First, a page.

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How much is the rent?

This is usually the first question a prospective tenant will ask when inquiring about a space. In fact, it should be the last. The reason for this is, before the landlord can make that determination, he needs to know more information regarding the needs of the tenant. Examples are….

  • Is there remodeling needed that the tenant wants the landlord to pay for or will the space be rented “as is”? The answer to this can make a big difference in how much the rent is. The less the landlord needs to spend usually means a lower rental amount.
  • How long of a lease term is the tenant willing to commit too? A short term will not motivate the landlord to sharpen his pencil as much as a longer term lease.
  • What is the credit worthiness of the tenant? A national company known to pay its rent on time – every time, may get a better rate than a start up company whose long term stability is unknown.
  • How much space is the tenant looking to rent? The larger the area to be rented will usually command a better rate than a smaller space.

What does the rent include?

This is a very good question and one the commercial real estate industry makes complicated for a prospective tenant. The reason for this is that different landlords include different costs in the quoted rates. It is important, when comparing properties, the tenant understand exactly what is included or excluded to be able to compare similar properties. Basically there are 3 types of lease arrangements – Gross, Modified Gross and Triple Net (NNN).

  • Gross Lease – this will include all costs associated with occupying the premises. While even this can have slightly different components, the tenant in a gross lease agreement should expect to make one rent payment which includes all costs of occupying the space with the exception of phone/internet service and janitorial costs of cleaning the space they occupy.
  • Modified Gross – this will include the cost associated with the tenant occupying their space (Base Rent) but will have some extra costs. Common examples are utility cost and CAM (Common Area Maintenance) charges. CAM is explained in more detail below.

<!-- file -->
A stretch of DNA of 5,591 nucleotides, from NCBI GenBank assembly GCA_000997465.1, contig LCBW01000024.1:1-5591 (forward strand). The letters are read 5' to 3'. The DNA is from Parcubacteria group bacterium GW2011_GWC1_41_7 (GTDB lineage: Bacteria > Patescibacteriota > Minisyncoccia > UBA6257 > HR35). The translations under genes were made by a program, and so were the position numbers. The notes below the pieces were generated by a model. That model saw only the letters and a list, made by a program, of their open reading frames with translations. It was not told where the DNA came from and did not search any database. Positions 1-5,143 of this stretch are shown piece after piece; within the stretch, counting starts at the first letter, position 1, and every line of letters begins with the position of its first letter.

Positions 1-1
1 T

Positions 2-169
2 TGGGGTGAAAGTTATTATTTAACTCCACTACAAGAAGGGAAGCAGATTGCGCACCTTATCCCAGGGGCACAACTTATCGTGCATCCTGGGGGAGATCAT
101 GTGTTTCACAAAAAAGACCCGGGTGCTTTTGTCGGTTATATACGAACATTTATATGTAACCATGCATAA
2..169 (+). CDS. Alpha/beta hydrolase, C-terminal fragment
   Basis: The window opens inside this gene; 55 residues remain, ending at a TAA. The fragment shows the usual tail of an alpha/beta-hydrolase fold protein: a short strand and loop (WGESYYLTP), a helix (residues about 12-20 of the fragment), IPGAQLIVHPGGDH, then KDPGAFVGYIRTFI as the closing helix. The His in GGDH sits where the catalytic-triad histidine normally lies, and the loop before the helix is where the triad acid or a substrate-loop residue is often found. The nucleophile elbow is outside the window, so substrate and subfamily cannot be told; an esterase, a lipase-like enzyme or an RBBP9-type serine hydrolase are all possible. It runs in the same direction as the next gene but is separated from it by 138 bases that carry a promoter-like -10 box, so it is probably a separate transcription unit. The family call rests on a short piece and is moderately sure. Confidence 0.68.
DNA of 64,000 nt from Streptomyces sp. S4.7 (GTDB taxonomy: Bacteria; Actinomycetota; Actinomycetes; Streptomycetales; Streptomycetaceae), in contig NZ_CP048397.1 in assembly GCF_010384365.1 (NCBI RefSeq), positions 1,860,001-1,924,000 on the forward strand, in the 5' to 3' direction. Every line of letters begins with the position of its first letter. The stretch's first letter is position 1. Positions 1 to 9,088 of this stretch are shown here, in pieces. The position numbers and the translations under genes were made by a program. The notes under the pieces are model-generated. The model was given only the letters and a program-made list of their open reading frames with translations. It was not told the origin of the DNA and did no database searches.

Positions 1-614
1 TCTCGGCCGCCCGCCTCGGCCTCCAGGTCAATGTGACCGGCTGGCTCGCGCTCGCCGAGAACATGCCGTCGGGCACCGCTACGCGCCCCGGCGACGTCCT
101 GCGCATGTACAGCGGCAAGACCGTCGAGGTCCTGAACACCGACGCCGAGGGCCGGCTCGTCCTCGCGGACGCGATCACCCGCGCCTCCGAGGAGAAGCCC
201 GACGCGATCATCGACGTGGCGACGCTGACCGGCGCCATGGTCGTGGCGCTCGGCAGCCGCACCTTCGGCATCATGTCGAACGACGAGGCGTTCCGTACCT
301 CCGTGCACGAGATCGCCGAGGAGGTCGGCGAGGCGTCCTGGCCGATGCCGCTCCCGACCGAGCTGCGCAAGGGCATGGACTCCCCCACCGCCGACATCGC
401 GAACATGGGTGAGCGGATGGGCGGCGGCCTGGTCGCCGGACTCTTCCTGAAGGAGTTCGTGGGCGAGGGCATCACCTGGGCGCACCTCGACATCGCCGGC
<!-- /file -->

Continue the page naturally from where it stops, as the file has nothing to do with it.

• Triple Net (NNN) – this type of lease is most common where a tenant occupies the entire building. In this scenario the tenant is responsible to pay all cost associated with the property. Examples are – Real estate taxes, building insurance, lawn and snow care, building systems maintenance. The base rent charged by the landlord will be lower to the tenant but the tenant must then understand how much it will cost them to pay for all the other expenses.

What is CAM?

CAM is an acronym for Common Area Maintenance. These are costs associated with the building that the landlord pays but passes on to the tenant. Examples are taxes, insurance, lawn and snow care, building systems maintenance. Depending on the property this can add about $2.75 per square foot rented to the tenant costs of occupancy. Normally the landlord will ask for an estimated CAM charge paid monthly by the tenant. At year end the landlord will then provide an accounting to the tenant for the actual costs. If they are more than the estimated payments he will ask for a CAM payment to make up the difference, or if less, a refund of the over paid CAM will be made to the tenant. Be sure you understand how the landlord will be collecting CAM from you.

What if I want to move out before the expiration of the term?

This is a very difficult question to have one answer too. A lease is a binding contract between two parties. A tenant is legally obligated for the full rent outlined in the lease if they occupy the rented space or not. The landlord must have fulfilled all of his responsibilities as well. Different circumstances can result in different answers to this. Going into the lease you should be confident that you are dealing with a reputable landlord and always have an attorney review the lease.

Do I need a real estate agent to represent me?

This is a decision each tenant has to make on their own. An agent can be very helpful in obtaining rental space. Some reasons to obtain representation are –

  • Their familiarity of what space is available may make it easier to find what you are looking for.
  • Their familiarity of how to structure a lease agreement that helps the parties reach a common ground and eventually executes a lease agreement.
  • Their familiarity with market rent prices to assure you are being asked to pay a fair rent amount.

On the other hand, if you are comfortable with what you want to lease and feel competent in negotiating a lease agreement with the help of your own attorney an agent is not necessary to work with a prospective landlord.

Aren’t all landlords the same?

This is absolutely false. Different real estate companies have varying investment philosophies. Some properties are owned by national companies and hire management companies to work with the tenants. Others are in the industry to make a fast buck by buying a property, leasing it out and then selling it. Others are in the business for the long term by obtaining quality properties and working with good tenants over a long period of time. As with all business dealings it is important to understand who you are dealing with and what their motivation is.

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